However, if economic investors demand higher yields, that would require prices to drop. An increase in the interest rate would also contribute to lower prices, according to other syndicators.

Today’s deals are being done in a challenging post–tax reform environment. A year ago, many LIHTC deals were using a 25% tax-rate assumption. Now, they’re being underwritten at a 21% tax rate following the passage of the Tax Cuts and Jobs Act in December.

The tax legislation brought welcome clarity to the market this year. The bad news is that 2018 projects have become more complicated.

“Deals are taking a longer time to structure and close as the availability of project financing has deteriorated,” says Tony Bertoldi, executive vice president, syndication and investor relations, at CREA. “The additional stress of lower equity pricing and higher interest rates in conjunction with higher construction costs has forced developers to identify ­alternative financing sources, which ­extends the closing time lines. Additionally, many of these deals applied for credits under the assumption of a 25% tax rate, and the impact of transacting at an actual 21% tax rate is taking some time to work its way through the market.”

Despite some hefty concerns, the LIHTC market was still pretty active in the first half of the year after a rocky 2017.

“After the holding pattern that the industry was in as tax reform unfolded at year-end, investors quickly moved to action, and activity was fairly robust,” says Todd Jones, senior vice president, equity production, at Boston Financial Investment Management. “While uncertainty remained around certain aspects of tax reform and pricing had to adjust, it didn’t take long for investors to dial in and start executing on deals.”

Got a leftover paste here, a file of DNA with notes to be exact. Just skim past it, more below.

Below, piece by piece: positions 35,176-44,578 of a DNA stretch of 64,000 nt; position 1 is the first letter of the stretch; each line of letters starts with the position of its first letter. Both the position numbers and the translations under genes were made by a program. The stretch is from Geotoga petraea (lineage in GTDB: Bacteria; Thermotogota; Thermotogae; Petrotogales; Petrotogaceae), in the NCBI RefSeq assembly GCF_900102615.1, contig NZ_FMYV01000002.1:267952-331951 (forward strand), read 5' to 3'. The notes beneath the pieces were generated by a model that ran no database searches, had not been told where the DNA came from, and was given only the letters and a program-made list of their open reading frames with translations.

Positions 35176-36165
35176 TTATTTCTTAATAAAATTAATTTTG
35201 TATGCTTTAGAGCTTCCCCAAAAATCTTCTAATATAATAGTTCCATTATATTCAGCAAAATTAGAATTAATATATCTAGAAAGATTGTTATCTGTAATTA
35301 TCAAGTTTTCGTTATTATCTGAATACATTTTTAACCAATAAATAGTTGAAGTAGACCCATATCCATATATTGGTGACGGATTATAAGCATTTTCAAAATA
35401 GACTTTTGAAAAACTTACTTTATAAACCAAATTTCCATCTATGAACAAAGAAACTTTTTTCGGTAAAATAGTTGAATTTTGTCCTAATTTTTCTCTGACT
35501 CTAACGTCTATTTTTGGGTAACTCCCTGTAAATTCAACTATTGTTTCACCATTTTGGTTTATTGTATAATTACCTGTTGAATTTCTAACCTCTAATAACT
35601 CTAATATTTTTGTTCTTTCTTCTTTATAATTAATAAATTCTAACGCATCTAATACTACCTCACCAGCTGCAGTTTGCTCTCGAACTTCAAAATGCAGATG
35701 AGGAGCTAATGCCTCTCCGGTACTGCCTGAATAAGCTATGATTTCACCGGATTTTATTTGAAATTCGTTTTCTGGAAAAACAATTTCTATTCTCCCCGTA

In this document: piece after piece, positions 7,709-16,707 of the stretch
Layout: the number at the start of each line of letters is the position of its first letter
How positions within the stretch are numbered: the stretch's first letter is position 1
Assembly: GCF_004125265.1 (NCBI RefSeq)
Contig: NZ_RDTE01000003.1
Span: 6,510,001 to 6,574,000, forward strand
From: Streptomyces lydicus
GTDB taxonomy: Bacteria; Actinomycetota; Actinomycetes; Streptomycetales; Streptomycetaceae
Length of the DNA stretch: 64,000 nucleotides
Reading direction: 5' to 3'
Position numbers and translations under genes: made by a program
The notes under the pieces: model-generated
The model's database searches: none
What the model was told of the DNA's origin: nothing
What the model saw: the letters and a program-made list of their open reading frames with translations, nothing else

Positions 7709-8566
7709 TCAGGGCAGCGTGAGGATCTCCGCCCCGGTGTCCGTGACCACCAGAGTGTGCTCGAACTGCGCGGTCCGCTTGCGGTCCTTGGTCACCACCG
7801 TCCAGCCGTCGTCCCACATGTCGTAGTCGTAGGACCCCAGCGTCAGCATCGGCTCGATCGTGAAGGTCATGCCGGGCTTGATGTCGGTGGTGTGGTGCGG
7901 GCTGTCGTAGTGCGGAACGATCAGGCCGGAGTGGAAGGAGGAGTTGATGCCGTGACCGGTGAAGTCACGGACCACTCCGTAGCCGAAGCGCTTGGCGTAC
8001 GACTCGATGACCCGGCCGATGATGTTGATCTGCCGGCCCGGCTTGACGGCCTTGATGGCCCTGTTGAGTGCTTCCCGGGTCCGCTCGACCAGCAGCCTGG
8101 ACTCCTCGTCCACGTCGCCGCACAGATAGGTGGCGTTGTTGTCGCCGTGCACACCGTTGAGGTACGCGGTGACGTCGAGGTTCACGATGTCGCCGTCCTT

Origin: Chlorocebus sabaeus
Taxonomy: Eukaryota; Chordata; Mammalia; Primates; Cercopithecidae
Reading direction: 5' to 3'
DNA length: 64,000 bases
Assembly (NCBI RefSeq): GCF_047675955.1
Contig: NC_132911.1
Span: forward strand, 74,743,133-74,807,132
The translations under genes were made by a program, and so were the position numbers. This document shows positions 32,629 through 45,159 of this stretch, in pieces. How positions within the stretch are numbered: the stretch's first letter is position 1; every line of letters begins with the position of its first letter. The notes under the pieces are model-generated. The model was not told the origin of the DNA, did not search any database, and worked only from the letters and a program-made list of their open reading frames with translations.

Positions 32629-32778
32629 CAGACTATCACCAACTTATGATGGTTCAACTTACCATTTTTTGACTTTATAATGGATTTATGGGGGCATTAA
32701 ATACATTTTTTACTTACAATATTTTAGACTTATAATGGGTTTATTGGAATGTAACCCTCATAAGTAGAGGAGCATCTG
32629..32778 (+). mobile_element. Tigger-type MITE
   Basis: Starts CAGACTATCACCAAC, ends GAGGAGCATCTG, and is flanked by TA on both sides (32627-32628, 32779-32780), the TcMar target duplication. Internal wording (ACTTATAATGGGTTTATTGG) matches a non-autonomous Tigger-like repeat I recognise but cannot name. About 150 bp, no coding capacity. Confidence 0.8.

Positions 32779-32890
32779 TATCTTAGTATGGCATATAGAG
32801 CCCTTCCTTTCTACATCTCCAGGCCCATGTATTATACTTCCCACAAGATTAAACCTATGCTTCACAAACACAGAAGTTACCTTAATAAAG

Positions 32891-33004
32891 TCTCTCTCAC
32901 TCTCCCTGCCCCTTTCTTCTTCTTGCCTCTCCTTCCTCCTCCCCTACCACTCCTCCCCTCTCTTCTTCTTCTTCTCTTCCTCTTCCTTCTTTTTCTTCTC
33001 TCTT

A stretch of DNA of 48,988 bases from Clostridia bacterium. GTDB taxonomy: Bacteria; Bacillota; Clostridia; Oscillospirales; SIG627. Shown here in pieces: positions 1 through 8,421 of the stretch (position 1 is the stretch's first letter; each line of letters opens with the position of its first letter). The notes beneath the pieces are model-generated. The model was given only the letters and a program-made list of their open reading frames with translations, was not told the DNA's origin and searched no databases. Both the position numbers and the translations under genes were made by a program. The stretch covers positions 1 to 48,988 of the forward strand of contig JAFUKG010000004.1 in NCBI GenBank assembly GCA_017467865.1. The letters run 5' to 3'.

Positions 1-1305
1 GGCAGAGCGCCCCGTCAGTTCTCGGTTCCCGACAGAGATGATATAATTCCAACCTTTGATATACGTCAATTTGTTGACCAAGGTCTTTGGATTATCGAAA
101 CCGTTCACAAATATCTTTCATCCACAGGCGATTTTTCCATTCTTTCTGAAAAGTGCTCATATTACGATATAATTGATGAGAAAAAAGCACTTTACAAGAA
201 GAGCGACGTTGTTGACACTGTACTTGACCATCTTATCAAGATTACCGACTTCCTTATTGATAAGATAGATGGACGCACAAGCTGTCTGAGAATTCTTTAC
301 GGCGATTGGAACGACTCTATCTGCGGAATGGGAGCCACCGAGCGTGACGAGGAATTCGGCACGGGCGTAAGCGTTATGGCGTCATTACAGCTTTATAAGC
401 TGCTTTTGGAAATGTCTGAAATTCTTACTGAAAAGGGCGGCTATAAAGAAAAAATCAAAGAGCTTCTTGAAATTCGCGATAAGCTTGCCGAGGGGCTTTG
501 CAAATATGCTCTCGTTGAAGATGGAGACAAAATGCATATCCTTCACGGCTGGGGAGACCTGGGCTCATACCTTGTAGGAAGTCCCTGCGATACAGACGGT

Looking ahead

The recent omnibus bill opened the door to a new income-averaging option, which allows LIHTC properties to include apartments serving households earning up to 80% of the area median income (AMI) as long as the average income/rent limit in the property is 60% or less of the AMI. Syndicators say the first deals are in the works but that more clarification is needed.

“While we like the concepts of flexibility and economic integration, the details will be challenging,” says Mark McDaniel, president and CEO of Cinnaire. “It will be extremely difficult for property management companies to monitor things and remain in compliance.”

It will be especially challenging for projects that have multiple buildings or are complex mixed-income projects with market-rate units, McDaniel says.

Enterprise Community Investment will evaluate and underwrite units using the income-averaging option like it does others, including looking at the demand for higher AMI units and comparing proposed rents to market rents, according to Scott Hoekman, senior vice president at Enterprise.

Syndicators cite other concerns as well, including the anticipated release of a Government Accountability Office report on project costs and possible changes to the Community Reinvestment Act (CRA).

“The potential reform of CRA is a hot-button issue for the LIHTC industry that took a back seat to tax reform this time last year but now should be top of mind,” says Jason Gershwin, senior vice president at R4 Capital. “Our industry has always functioned most efficiently with a balance of CRA-motivated bank investors and economically motivated corporate investors. If changes to CRA significantly reduce banks’ need for LIHTCs, it would have a major impact on our market.”


Company $ Closed in First Half (in millions) LIHTC Projects Acquired in First Half
Alliant Capital 57 10
Boston Capital 361 20
Boston Financial Investment Management 268.8 21
Cinnaire 16 22
Community Affordable Housing Equity Corp. 53 18
CREA 295 22
Enterprise Community Investment 207.9 18
Housing Vermont 27.2 4
Massachusetts Housing Investment Corp. 57 6
Monarch Private Capital 27.5* 10
National Affordable Housing Trust 49 4
National Equity Fund 333 47
Ohio Capital Corporation for Housing 83 13
PNC Real Estate 212 26
Raymond James Tax Credit Funds 466 44
RBC Capital Markets 400 29
Red Stone Equity Partners 131 15
Regions Affordable Housing 90 12
R4 Capital 325 19
The Richman Group Affordable Housing Corp. 210 16
Riverside Capital 57 18
WNC 240 19
* State credits
Source: Affordable Housing Finance survey, July 2018